Feasibility of Motivational Interviewing to Engage Older Inpatients in Fall Prevention: A Pilot Randomized Controlled Trial

Hiroko Kiyoshi-Teo, Kathlynn Northup-Snyder, Deborah J. Cohen, Nathan Dieckmann, Sydnee Stoyles, Elizabeth Eckstrom, Kerri Winters-Stone

Research output: Contribution to journalArticle


In the current 3-month, two arm, unblinded, single site, pilot randomized controlled trial, 120 high fall risk hospitalized older adults (age ≥65) were contacted, and 67 participants were enrolled. The intervention arm received a brief motivational interviewing (MI) intervention. Both arms received routine hospital fall prevention protocols. Measurements were conducted at baseline, 2 days, 1 week, 1 month, and 3 months. MI intervention took approximately 21 minutes and was provided at beginning proficiency level. Approximately 66% of participants completed 3-month data collection. The intervention group reported a greater decrease in fear of falling after the intervention than the control arm (β = -0.856 vs. β = -0.236) and maintained fall prevention behaviors at 3 months (β = 0.001 vs. β = -0.083) (p < 0.05). The current study found brief MI for fall prevention in acute settings feasible and provided preliminary evidence for a positive impact of MI [Journal of Gerontological Nursing, 45(9), 19-29.].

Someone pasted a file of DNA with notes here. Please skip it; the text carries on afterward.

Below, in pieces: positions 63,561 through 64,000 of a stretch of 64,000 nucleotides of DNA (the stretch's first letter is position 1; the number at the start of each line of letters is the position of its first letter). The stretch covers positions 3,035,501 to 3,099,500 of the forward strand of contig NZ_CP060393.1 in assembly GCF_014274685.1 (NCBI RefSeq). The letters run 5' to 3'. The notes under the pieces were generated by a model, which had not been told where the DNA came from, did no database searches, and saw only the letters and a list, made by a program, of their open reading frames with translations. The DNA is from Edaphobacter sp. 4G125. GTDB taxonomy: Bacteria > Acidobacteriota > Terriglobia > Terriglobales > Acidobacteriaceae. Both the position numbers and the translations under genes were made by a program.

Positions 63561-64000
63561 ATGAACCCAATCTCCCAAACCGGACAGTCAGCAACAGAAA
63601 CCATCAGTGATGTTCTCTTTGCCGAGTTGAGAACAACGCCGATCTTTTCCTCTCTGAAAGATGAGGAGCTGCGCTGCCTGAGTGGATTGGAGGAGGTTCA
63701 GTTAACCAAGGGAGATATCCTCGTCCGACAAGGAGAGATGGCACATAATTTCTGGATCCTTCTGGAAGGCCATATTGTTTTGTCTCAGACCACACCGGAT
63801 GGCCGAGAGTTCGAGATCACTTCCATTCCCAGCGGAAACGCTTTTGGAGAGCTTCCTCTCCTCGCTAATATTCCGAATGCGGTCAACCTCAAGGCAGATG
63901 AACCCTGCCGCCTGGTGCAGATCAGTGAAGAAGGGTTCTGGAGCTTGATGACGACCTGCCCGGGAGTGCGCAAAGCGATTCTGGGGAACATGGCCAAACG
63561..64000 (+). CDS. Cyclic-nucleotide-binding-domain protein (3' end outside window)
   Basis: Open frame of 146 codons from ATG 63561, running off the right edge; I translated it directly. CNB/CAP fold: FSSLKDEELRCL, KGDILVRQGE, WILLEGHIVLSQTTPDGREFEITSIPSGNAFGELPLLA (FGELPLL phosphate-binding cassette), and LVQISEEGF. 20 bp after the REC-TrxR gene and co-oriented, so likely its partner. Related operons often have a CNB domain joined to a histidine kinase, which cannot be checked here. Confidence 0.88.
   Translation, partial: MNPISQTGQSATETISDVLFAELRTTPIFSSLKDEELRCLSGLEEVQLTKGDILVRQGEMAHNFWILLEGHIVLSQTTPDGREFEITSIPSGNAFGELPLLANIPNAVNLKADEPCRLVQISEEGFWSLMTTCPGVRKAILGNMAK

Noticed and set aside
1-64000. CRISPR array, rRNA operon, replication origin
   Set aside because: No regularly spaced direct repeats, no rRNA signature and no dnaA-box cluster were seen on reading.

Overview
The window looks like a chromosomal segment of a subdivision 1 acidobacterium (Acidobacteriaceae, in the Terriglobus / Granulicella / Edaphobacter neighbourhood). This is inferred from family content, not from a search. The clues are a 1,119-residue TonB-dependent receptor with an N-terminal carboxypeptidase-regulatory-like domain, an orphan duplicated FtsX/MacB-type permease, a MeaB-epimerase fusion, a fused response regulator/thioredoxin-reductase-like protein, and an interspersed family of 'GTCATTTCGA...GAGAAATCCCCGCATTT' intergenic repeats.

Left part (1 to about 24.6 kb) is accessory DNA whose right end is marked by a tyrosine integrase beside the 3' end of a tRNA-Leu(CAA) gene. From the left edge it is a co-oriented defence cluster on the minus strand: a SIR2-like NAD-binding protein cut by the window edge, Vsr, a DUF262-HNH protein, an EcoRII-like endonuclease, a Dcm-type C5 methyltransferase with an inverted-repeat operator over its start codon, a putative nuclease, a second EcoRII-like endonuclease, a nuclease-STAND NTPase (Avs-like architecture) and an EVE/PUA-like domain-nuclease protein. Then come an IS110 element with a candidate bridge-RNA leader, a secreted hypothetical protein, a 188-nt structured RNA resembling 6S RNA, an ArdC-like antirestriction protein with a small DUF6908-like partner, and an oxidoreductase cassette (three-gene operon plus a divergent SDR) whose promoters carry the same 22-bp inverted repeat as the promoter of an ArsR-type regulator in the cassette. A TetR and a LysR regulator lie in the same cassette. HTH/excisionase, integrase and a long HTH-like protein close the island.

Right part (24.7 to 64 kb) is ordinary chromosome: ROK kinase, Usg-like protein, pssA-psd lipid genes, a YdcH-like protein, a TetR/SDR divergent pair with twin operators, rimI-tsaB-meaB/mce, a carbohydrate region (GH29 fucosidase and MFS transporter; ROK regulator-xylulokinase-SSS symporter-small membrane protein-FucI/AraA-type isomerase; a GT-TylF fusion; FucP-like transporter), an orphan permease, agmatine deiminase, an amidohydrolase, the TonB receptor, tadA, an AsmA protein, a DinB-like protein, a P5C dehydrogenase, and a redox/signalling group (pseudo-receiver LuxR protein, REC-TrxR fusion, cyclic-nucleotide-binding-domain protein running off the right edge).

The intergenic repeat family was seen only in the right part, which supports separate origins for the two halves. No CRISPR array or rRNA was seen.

Original languageEnglish (US)
Pages (from-to)19-29
Number of pages11
JournalJournal of gerontological nursing
Issue number9
StatePublished - Sep 1 2019


ASJC Scopus subject areas

  • Nursing(all)
  • Gerontology

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